To borrow from the Education Endowment Foundation, “Self-regulation is about the extent to which learners are aware of their strengths and weaknesses and the strategies they use to learn. It describes how they can motivate themselves to engage in learning and develop strategies enhance their learning and improve.”
I’ve spent 11 weeks in lockdown with a Year 12 A-Level Student (Teenager #1) and a Year 10 GCSE Student (Teenager #2) who have demonstrated to me what self-regulated learning genuinely looks like.
Their Pace of Learning
In the beginning, Teenager #1 struggled. Meltdowns were frequent. Complaints about teachers’ incompetence and unrealistic expectations were vaguely discernible between sobs. Soothing words and mugs of tea were applied before she retreated back into her bedroom and shut the door. I heaved a sigh of relief (she’s studying all three sciences – I’m no help) and buried myself back in my work.
Teenager #2 just got on with things in his usual unassuming way – already demonstrating his burgeoning ability to self-regulate. And gradually, over the weeks, a transformation has taken place. Today, both teenagers told me that they’re quite happy studying from home. They miss physically being with their friends but enjoy the pace of learning that they have settled into. Their pace of learning.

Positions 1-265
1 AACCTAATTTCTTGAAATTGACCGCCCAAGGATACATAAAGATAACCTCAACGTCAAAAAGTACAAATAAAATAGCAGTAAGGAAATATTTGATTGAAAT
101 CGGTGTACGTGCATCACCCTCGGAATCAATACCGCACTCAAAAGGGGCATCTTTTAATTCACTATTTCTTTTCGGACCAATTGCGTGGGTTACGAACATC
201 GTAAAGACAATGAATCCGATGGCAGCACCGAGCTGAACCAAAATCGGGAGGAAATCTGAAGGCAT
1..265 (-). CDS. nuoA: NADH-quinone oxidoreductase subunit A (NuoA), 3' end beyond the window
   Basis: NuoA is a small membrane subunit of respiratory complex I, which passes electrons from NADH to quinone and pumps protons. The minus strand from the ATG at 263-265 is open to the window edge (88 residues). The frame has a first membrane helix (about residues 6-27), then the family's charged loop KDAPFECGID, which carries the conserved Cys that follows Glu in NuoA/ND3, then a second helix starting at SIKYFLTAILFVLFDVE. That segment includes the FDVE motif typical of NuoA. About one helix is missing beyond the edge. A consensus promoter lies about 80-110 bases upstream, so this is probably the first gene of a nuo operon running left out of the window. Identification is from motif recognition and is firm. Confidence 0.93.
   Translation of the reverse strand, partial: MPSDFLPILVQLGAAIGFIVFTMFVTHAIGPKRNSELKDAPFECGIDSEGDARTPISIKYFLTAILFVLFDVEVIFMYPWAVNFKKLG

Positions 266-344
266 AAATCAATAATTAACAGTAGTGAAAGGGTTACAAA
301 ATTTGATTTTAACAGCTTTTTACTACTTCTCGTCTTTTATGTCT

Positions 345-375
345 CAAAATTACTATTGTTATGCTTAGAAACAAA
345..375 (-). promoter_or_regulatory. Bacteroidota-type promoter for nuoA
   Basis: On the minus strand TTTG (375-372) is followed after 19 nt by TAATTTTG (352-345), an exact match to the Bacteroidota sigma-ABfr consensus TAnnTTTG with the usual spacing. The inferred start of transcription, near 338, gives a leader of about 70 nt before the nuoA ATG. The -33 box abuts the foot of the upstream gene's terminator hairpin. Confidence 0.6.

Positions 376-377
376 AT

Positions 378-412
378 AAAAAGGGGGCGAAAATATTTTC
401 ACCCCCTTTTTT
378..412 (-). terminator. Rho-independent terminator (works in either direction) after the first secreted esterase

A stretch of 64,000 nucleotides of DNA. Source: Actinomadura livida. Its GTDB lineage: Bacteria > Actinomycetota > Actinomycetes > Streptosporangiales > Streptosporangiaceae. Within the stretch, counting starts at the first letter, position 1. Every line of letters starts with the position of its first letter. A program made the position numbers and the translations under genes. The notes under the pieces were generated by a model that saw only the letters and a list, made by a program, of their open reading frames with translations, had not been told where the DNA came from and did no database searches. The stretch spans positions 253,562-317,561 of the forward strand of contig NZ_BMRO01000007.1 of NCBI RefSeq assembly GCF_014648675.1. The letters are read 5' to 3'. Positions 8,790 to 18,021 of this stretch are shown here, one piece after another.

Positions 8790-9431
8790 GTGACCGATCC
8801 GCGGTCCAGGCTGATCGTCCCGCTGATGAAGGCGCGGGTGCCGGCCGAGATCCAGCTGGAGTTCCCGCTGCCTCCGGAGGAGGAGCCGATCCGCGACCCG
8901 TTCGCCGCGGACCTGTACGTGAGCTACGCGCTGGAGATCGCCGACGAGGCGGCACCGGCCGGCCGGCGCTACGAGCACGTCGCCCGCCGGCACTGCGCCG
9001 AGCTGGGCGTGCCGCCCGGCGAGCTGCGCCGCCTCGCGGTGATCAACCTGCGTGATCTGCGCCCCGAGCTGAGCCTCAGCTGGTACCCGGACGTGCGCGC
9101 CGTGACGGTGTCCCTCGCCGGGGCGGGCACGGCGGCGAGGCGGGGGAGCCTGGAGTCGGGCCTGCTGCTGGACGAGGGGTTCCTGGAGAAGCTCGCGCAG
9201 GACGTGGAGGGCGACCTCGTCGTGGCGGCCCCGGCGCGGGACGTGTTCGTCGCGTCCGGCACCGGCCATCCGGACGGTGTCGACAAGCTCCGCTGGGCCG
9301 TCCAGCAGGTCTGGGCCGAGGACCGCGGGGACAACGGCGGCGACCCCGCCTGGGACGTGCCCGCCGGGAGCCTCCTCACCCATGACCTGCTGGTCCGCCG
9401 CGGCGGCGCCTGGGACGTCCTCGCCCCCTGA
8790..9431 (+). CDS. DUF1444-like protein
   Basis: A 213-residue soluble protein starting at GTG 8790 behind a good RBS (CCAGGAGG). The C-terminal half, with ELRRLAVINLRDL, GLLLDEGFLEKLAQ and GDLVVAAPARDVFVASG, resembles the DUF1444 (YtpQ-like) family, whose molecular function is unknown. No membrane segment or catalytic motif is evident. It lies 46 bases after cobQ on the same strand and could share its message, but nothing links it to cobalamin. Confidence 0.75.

Prepare for Both Scenarios
There is much in the press about those children and young people whose learning has suffered but I think we’ll be wise to prepare for the opposite and plan for how will we manage those fiercely independent, self-regulated learners who walk back through the classroom door.